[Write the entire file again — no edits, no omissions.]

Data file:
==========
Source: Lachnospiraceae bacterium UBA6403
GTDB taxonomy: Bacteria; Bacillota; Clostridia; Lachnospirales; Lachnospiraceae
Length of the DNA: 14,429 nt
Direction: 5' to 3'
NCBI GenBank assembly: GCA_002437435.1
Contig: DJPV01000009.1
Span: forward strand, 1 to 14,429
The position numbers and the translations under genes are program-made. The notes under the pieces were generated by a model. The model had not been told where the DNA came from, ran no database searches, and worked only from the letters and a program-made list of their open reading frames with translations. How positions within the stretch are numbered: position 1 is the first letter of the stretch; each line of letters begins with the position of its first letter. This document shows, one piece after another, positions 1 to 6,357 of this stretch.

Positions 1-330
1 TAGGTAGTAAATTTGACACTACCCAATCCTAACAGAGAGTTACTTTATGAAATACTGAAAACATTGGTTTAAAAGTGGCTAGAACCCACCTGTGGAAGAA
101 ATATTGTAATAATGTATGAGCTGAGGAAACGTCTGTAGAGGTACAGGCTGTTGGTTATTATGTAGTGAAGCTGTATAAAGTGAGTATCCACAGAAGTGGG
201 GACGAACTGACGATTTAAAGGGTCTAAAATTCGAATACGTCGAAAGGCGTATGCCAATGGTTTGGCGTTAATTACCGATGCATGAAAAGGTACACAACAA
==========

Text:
Source: Lachnospiraceae bacterium UBA6403
GTDB taxonomy: Bacteria; Bacillota; Clostridia; Lachnospirales; Lachnospiraceae
Length of the DNA: 14,429 nt
Direction: 5' to 3'
NCBI GenBank assembly: GCA_002437435.1
Contig: DJPV01000009.1
Span: forward strand, 1 to 14,429
The position numbers and the translations under genes are program-made. The notes under the pieces were generated by a model. The model had not been told where the DNA came from, ran no database searches, and worked only from the letters and a program-made list of their open reading frames with translations. How positions within the stretch are numbered: position 1 is the first letter of the stretch; each line of letters begins with the position of its first letter. This document shows, one piece after another, positions 1 to 6,357 of this stretch.

Positions 1-330
1 TAGGTAGTAAATTTGACACTACCCAATCCTAACAGAGAGTTACTTTATGAAATACTGAAAACATTGGTTTAAAAGTGGCTAGAACCCACCTGTGGAAGAA
101 ATATTGTAATAATGTATGAGCTGAGGAAACGTCTGTAGAGGTACAGGCTGTTGGTTATTATGTAGTGAAGCTGTATAAAGTGAGTATCCACAGAAGTGGG
201 GACGAACTGACGATTTAAAGGGTCTAAAATTCGAATACGTCGAAAGGCGTATGCCAATGGTTTGGCGTTAATTACCGATGCATGAAAAGGTACACAACAA